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Davis, California

Sunday, April 21, 2024

UC Davis Symphony Orchestra presents “The Sea and Heaven”

The UC Davis Symphony Orchestra will be performing in Mondavi Center’s Jackson Hall on Saturday, Nov. 23 at 7 p.m. The theme of the performance is “The Sea and Heaven” and will feature three classic works that evoke this imagery.

This is the second concert of the quarter from the symphony and will be conducted by assistant music professor Christian Baldini.

The works to be performed consist of Benjamin Britten’s Four Sea Interludes from the opera Peter Grimes, Béla Bartók’s Piano Concerto No. 3 and Johannes Brahms’ Symphony No. 2 in D Major.

The first piece, Four Sea Interludes, is split into four consecutive movements that each represent different time frames within the opera it’s from. The song is reminiscent of the movement of the ocean and the power of a storm, thus relating to the heaven and sea theme.

Third-year music major Alex Stepans has played French horn in the UC Davis Symphony since his freshman year and is excited for the concert’s complex set list.

“The story is about a town by the sea in Britain,” Stepans said about the Four Sea Interludes. “The themes are Dawn, Sunday Morning, Moonlight and Storm.”

The second piece, Piano Concerto No. 3, is split into three parts. Composer Bartók originally wrote the piece as a gift for his wife in his final months of life. Each movement has its own unique flavor and pulls from the influences of Hungarian folk music, the sounds of nature and joyous moments in life.

 Bartók’s piece features a piano solo that intertwines with the symphony. The solo will be performed by UC Davis applied music faculty member and piano teacher Michael Orland. Orland does not often perform concertos in his work and has expressed excitement about working with the symphony on this particular piece.

“It’s a big deal to get to play this concerto for a pianist like me who doesn’t usually play concertos,” Orland said. “It’s a very exposed part and needs a lot of coordinating with the orchestra. The idea is the duality between the solo and the orchestra and how they interact.”

The third piece, Symphony No. 2 in D Major, is split into four movements like Four Sea Interludes. The outer two movements are fast-paced with the first movement based off of the composer Brahms’ own melody “Brahms’s Lullaby.” The inner two movements are slower and help to balance out the two livelier movements.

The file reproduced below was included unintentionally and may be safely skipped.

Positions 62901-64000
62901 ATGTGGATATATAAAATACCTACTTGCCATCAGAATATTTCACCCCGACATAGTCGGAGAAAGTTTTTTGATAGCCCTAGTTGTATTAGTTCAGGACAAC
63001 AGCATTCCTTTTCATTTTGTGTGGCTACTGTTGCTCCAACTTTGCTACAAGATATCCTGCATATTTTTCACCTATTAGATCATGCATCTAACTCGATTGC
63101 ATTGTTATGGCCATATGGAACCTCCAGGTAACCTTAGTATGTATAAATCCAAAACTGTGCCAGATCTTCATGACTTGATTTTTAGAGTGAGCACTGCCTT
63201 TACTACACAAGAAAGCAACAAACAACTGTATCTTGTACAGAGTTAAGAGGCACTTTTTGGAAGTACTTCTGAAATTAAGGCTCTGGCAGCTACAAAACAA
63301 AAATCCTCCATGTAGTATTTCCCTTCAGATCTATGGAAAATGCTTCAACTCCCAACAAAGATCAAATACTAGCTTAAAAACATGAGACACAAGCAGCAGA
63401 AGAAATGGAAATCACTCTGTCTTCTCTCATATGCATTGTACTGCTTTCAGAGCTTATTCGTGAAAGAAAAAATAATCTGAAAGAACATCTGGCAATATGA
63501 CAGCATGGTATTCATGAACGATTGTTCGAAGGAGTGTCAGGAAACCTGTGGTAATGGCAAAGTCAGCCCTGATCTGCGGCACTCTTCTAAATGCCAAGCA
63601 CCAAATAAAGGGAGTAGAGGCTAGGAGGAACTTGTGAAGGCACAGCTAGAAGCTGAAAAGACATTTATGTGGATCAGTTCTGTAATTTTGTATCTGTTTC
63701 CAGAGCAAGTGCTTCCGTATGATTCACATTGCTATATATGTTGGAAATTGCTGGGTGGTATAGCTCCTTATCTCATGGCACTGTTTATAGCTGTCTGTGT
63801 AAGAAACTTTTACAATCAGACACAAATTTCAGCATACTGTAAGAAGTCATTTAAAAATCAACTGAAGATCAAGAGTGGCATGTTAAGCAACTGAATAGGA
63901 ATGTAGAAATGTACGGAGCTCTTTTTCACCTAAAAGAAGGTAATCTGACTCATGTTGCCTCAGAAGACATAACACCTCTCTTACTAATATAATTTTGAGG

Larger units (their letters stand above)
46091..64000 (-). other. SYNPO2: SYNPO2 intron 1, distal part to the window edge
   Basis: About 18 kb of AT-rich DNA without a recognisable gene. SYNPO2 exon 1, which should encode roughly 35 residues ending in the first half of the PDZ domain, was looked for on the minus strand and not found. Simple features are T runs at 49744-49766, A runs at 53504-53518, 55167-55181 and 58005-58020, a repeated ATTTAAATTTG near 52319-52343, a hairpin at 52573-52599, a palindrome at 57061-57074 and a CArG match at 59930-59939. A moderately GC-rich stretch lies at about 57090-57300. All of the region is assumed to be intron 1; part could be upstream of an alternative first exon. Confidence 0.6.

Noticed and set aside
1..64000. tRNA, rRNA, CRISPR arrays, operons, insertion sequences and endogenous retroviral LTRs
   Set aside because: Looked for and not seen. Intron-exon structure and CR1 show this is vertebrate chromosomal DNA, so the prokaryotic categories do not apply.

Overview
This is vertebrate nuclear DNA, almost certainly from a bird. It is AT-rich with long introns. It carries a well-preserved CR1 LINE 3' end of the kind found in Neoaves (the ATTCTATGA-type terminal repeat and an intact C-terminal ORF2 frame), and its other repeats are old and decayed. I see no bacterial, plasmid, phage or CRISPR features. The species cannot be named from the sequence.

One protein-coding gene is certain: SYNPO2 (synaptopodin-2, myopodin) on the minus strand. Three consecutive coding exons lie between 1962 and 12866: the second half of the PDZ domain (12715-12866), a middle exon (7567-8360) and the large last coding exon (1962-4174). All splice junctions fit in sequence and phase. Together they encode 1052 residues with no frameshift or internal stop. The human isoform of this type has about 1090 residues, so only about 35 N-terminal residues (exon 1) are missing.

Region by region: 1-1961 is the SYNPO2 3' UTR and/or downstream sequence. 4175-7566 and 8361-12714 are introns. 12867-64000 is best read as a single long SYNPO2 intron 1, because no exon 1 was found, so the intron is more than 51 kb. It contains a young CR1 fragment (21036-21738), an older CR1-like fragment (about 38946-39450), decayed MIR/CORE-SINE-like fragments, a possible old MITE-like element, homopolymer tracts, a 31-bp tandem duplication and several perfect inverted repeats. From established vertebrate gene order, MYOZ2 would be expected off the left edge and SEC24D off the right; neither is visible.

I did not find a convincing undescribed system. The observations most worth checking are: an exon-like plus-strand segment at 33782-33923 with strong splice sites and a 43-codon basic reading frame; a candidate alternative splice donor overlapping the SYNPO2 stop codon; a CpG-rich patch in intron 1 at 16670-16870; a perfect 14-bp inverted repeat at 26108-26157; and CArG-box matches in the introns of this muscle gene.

Symphony No. 2 in D Major lasts around forty to fifty minutes, ending the full concert at around two hours.

The symphony has bi-weekly practices and has been preparing with Orland and Baldini for the past six weeks in order to perfect each work. Each practice consists of paying close attention to each dynamic and decoration needed to assure each piece conveys the message within the harmonies.

 Third-year computer science major Aaron Pyzik Shuler is the principal trumpeter in the symphony and said he enjoys working with Baldini.

“I really admire Professor Baldini,” Shuler said. “He’s a really incredible conductor, his musical interpretation is awesome and he pushes the orchestra to perform at a high level; he sets the bar of expectation very high.”

The UC Davis Symphony Orchestra consists of around 110 students and holds two to three performances each quarter at the Mondavi Center. The symphony holds auditions at the beginning of each quarter and encourages returning members to re-audition.

The Music Department encourages students to go see the symphony perform at the Mondavi because the tickets are exponentially cheaper than professional orchestras (only $8 for students and $12 to $17 for regular tickets) and for the purpose of supporting their fellow peers in the arts.

“I think we’re playing very accessible pieces [for audiences], even to those who don’t have musical experience,” Shuler said. “It’s incredibly nice to see us at the Mondavi Center because the hall is just an amazing place. It’s great to get new musical experiences to broaden your horizons.”

Tickets can be purchased at the Mondavi Ticket Office or online at tickets.mondaviarts.org.


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